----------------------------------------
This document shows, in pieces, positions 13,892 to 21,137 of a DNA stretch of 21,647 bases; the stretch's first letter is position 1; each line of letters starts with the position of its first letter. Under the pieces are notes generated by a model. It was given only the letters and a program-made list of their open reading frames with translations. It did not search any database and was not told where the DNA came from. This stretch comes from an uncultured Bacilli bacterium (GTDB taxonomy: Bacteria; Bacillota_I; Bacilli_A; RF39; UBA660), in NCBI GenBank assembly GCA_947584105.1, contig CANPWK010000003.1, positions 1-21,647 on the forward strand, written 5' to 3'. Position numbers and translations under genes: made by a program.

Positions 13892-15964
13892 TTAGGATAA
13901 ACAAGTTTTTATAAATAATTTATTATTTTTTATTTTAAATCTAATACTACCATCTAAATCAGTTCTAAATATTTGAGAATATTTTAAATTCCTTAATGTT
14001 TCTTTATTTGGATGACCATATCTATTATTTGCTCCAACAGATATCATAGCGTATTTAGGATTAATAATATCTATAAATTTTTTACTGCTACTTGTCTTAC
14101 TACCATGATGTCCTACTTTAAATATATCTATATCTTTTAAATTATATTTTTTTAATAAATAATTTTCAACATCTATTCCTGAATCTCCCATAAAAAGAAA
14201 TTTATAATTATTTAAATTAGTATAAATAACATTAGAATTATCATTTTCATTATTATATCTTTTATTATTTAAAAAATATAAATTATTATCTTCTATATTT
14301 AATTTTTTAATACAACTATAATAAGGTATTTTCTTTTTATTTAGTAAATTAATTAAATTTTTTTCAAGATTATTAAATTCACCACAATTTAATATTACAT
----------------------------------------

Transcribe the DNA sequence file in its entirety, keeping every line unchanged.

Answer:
This document shows, in pieces, positions 13,892 to 21,137 of a DNA stretch of 21,647 bases; the stretch's first letter is position 1; each line of letters starts with the position of its first letter. Under the pieces are notes generated by a model. It was given only the letters and a program-made list of their open reading frames with translations. It did not search any database and was not told where the DNA came from. This stretch comes from an uncultured Bacilli bacterium (GTDB taxonomy: Bacteria; Bacillota_I; Bacilli_A; RF39; UBA660), in NCBI GenBank assembly GCA_947584105.1, contig CANPWK010000003.1, positions 1-21,647 on the forward strand, written 5' to 3'. Position numbers and translations under genes: made by a program.

Positions 13892-15964
13892 TTAGGATAA
13901 ACAAGTTTTTATAAATAATTTATTATTTTTTATTTTAAATCTAATACTACCATCTAAATCAGTTCTAAATATTTGAGAATATTTTAAATTCCTTAATGTT
14001 TCTTTATTTGGATGACCATATCTATTATTTGCTCCAACAGATATCATAGCGTATTTAGGATTAATAATATCTATAAATTTTTTACTGCTACTTGTCTTAC
14101 TACCATGATGTCCTACTTTAAATATATCTATATCTTTTAAATTATATTTTTTTAATAAATAATTTTCAACATCTATTCCTGAATCTCCCATAAAAAGAAA
14201 TTTATAATTATTTAAATTAGTATAAATAACATTAGAATTATCATTTTCATTATTATATCTTTTATTATTTAAAAAATATAAATTATTATCTTCTATATTT
14301 AATTTTTTAATACAACTATAATAAGGTATTTTCTTTTTATTTAGTAAATTAATTAAATTTTTTTCAAGATTATTAAATTCACCACAATTTAATATTACAT